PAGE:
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(Mr. THOMAS of Wyoming asked and was given permission to address the House for 1 minute and to revise and extend his remarks.)

Mr. THOMAS of Wyoming. Mr. Speaker, I rise today to express my deep concerns about the ability of the House Intelligence Committee to conduct business without leaking or mishandling classified information.

The recent rejection of an amendment to require the members of the committee to take an oath of secrecy by a 9-to-6 vote along party lines is deeply disturbing. In addition, the appointment of new members to the committee with strong anti-intelligence feelings does not seem proper or appropriate. These actions make me question the usefulness of the committee and its valuable work.

Although we are all strongly encouraged by the demise of communism, the United States continues to face threats and challenges around the world. Recently, I had the opportunity to visit the Baltic Republics and witness the brutality and deception of the Soviet Government. The Soviet Union is not a free or democratic society, and it would be an enormous mistake to compromise our intelligence capabilities in any way at this time.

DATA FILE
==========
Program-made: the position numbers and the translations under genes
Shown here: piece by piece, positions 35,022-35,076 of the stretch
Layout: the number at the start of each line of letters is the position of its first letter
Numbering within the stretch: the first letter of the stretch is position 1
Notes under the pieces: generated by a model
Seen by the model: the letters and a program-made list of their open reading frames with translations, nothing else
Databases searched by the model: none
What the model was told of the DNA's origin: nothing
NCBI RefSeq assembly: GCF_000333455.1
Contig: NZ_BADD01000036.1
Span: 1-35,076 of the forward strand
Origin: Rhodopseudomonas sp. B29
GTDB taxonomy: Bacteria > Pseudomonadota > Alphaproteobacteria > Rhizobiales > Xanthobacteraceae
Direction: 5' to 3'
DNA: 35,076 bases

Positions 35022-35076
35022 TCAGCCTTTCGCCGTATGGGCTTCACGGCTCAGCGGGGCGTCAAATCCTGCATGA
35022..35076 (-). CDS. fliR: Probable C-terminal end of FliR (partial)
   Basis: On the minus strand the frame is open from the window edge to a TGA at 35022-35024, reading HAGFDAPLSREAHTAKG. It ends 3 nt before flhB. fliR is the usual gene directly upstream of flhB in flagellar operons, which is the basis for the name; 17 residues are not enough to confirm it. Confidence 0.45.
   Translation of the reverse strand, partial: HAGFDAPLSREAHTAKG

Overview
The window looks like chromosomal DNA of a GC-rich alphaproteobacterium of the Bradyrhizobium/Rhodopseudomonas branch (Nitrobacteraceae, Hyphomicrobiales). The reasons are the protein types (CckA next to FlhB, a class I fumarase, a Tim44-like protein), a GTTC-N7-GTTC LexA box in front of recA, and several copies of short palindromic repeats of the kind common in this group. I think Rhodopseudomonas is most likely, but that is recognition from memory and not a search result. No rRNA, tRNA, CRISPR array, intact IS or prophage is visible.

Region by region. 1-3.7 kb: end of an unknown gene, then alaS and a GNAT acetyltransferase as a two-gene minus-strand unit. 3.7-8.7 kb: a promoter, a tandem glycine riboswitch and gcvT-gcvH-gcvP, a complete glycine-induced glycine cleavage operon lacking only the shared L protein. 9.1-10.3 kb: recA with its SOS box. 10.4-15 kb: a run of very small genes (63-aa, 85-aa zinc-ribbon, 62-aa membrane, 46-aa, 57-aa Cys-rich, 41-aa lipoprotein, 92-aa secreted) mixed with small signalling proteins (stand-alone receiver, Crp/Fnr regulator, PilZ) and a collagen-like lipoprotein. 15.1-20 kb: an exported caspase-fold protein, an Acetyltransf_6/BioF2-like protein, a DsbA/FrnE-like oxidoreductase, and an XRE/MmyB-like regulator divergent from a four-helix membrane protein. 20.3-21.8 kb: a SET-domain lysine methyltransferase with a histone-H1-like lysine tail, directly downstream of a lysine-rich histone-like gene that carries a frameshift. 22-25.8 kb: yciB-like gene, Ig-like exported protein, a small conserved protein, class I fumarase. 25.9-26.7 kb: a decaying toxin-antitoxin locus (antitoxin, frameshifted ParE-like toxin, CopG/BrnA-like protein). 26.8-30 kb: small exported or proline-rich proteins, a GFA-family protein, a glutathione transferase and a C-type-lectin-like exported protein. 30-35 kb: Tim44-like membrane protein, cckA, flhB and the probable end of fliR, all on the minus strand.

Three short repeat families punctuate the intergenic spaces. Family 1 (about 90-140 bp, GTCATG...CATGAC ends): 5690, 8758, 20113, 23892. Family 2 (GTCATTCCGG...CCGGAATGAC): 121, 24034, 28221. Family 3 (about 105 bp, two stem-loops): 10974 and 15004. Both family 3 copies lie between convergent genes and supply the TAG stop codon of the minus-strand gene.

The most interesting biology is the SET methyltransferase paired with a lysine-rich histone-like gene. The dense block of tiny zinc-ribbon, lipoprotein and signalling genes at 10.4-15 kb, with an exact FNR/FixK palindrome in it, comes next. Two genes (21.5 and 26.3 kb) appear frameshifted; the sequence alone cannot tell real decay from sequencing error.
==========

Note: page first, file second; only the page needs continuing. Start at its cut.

Finally, I believe it is extremely important to remember that the lives of our brave men and women in the intelligence community are directly impacted by our actions. We must ensure that our intelligence gathering capabilities are not jeopardized, and the safety of our personnel endangered.

Mr. Speaker, I do not question the honor of the members of the Intelligence Committee, but I feel requiring an oath of secrecy from the committee members is justified, especially when you realize the lives of our agents and the integrity of our Nation's intelligence is at stake.